Australian farmed Atlantic salmon has a disease-free status in export markets. There is genuine concern that if fresh salmon is imported to Australia, some product carrying disease may find its way into the marine environment and seriously impact on the farmed salmon industry.
AQIS in its report to the WTO concluded that there was an unacceptable risk of exotic salmon diseases being introduced into the farmed salmon industry in Australia, if fresh wild Canadian salmon is imported. Wild Canadian salmon were found to be capable of carrying about 24 viral, bacterial and parasitic diseases not present in salmon farmed in Australia. In comparison with imported pilchards, where no disease risk has been identified in testing to date, one may conclude that the importation of fresh salmon provides a greater risk to the marine environment.
Fish imported for bait use are to be considered in a separate import risk analysis by AQIS. This IRA has been given a lower priority than the Canadian salmon IRA for a number of scientific and economic reasons. Although Australia has the right to cease importation of baitfish on precautionary grounds, pending results of the IRA, there would be immediate appeals for breach of the SPS Agreement.
THE WTO's SPS Agreement
The SPS Agreement defines the basic rights and obligations of WTO member countries with regard to the use of 'sanitary and phytosanitary' (SPS) measures, which are measures necessary to protect human, animal or plant life or health, including procedures to test, diagnose, isolate, control or eradicate diseases and pests. SPS measures may directly or indirectly affect international trade and should not be used as a disguised restriction on trade.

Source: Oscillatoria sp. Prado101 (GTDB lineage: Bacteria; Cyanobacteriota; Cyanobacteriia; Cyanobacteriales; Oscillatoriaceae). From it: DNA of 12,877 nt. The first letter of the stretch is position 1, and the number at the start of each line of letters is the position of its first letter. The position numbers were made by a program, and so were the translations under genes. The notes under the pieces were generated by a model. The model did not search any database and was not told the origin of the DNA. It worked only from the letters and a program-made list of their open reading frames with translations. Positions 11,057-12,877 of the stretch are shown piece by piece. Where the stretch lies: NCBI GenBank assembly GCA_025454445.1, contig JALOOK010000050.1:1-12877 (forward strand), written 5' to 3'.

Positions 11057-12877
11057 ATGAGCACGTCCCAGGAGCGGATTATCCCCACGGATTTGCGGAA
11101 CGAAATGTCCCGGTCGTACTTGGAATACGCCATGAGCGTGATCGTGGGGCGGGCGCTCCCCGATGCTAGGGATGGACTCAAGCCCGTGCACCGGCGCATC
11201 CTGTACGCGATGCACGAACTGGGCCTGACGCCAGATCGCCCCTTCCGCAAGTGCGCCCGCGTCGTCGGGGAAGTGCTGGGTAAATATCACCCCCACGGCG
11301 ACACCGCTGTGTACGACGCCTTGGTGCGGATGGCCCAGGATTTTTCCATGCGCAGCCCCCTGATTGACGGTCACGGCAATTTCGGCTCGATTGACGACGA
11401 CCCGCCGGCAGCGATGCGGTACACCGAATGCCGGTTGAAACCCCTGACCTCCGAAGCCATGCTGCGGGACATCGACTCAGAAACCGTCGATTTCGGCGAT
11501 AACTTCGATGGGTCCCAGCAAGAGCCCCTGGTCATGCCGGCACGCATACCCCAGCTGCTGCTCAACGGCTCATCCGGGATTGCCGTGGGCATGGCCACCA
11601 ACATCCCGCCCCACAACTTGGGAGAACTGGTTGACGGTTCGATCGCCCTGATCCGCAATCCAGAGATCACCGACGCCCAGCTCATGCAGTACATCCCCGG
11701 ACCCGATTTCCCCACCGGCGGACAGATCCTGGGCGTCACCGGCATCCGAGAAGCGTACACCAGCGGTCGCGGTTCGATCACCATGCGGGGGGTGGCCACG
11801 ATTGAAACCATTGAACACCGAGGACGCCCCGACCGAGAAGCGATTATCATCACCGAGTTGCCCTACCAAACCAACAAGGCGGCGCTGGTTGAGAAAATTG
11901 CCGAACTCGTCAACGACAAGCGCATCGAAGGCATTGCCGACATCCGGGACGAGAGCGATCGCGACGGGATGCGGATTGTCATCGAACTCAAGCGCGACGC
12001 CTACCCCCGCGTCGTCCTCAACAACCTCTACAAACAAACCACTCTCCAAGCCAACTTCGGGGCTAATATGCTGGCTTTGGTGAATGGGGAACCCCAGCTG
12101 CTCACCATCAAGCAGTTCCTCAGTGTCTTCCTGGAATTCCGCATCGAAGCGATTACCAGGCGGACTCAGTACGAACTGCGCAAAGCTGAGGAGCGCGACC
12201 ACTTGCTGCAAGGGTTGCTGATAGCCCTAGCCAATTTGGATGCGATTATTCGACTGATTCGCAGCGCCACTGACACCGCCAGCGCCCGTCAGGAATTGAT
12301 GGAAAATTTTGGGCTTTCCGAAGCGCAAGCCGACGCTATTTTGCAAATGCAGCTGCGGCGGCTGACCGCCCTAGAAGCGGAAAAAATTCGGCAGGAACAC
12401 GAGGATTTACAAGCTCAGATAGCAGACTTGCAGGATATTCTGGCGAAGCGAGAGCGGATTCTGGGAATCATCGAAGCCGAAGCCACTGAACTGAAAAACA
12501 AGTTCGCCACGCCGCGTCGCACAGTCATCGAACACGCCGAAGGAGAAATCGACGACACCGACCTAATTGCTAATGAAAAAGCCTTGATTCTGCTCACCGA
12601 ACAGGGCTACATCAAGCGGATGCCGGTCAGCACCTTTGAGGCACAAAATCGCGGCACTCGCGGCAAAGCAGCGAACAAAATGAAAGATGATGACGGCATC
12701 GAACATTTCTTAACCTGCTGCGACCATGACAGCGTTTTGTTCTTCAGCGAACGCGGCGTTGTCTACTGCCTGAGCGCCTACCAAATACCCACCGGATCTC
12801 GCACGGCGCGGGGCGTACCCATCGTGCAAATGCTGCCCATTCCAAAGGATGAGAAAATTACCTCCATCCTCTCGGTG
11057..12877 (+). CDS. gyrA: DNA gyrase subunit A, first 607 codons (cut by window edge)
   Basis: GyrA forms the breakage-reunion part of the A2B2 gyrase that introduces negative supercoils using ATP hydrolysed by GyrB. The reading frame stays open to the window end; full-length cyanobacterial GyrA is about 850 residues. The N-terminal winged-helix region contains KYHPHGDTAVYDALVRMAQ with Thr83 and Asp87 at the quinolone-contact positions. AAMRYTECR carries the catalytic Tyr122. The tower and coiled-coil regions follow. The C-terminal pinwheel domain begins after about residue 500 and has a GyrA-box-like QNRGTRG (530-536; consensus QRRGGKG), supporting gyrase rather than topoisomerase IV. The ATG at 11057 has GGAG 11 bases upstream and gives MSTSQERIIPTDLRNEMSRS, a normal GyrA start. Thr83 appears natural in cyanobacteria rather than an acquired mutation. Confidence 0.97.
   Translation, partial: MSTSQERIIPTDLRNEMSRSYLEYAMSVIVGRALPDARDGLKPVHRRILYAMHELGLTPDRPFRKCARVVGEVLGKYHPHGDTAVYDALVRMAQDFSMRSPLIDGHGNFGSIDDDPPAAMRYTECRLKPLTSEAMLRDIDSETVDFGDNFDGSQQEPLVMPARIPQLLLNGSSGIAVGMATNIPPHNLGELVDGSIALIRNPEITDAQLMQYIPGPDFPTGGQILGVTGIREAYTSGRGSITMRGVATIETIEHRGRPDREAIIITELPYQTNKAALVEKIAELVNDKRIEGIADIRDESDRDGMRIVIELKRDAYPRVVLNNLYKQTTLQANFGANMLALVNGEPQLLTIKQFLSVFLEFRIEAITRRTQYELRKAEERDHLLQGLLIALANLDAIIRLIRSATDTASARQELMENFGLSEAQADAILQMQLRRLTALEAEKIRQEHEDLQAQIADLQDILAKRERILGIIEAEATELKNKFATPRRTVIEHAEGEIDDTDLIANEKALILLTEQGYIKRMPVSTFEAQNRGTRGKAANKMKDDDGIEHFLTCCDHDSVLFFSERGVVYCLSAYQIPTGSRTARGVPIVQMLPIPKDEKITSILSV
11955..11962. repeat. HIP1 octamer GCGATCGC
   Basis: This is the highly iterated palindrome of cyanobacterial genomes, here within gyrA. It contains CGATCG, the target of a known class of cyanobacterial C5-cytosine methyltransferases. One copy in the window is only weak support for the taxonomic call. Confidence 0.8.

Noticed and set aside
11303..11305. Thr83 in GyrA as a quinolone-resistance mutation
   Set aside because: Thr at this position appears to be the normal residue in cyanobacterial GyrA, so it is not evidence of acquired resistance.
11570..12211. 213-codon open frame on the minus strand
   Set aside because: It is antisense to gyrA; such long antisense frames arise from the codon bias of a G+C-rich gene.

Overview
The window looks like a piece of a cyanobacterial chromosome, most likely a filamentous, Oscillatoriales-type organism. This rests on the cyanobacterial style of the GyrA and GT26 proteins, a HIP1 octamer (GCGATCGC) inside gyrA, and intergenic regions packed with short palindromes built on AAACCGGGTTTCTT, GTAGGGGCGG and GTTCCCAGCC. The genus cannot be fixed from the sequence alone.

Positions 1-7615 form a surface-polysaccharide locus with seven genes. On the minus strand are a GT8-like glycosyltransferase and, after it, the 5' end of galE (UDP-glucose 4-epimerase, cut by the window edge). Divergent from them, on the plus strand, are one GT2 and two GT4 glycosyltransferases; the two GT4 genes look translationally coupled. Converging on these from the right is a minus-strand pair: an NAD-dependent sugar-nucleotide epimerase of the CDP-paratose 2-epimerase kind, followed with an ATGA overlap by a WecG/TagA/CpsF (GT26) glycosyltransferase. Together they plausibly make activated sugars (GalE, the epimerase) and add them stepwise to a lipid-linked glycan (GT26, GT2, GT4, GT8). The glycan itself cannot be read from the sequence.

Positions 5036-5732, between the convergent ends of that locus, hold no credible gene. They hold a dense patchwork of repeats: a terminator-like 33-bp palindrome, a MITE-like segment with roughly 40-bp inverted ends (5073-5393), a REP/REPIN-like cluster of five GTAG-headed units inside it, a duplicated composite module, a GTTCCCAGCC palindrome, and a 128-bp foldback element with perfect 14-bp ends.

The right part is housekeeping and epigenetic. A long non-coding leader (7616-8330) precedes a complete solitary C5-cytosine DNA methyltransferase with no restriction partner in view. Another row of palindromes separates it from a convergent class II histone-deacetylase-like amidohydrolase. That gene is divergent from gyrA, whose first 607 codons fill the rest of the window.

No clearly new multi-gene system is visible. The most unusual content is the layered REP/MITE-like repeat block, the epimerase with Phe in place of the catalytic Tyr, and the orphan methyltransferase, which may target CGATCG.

WTO Member countries have the right to take SPS measures to the extent necessary to protect human, animal, or plant life or health, provided these measures are based on scientific principles and are not maintained without sufficient scientific evidence.
The SPS Agreement encourages Members to base their national SPS measures on relevant international standards, guidelines and recommendations. Governments may choose national measures that provide a higher level of protection than relevant international standards, subject to conformity with obligations relating to risk assessment and a consistent approach to risk management.
In assessing risks, WTO Members are required to take into account available scientific evidence; relevant processes and production methods; relevant inspection, sampling and testing methods; prevalence of specific diseases and pests; existence of disease/pest free areas; relevant ecological and environmental conditions; and quarantine or other treatment. (5)
CONCLUSION: FREE TRADE IS NOT FAIR TRADE
Australian governments, both Labor and Liberal, have committed our economy to the view held by multinational corporations - that all barriers to free trade should be progressively dismantled. Unfortunately, measurement of the success of this policy tends to stress dollar values - and ignores the full impact of social, cultural and environmental effects.
By dropping tariff barriers at a faster rate than trading partners, our governments have exposed us to devastating competition from countries which have lower human rights, labour and environmental standards (and/or more favourable currency exchange rates) and can thus supply goods at a lower price.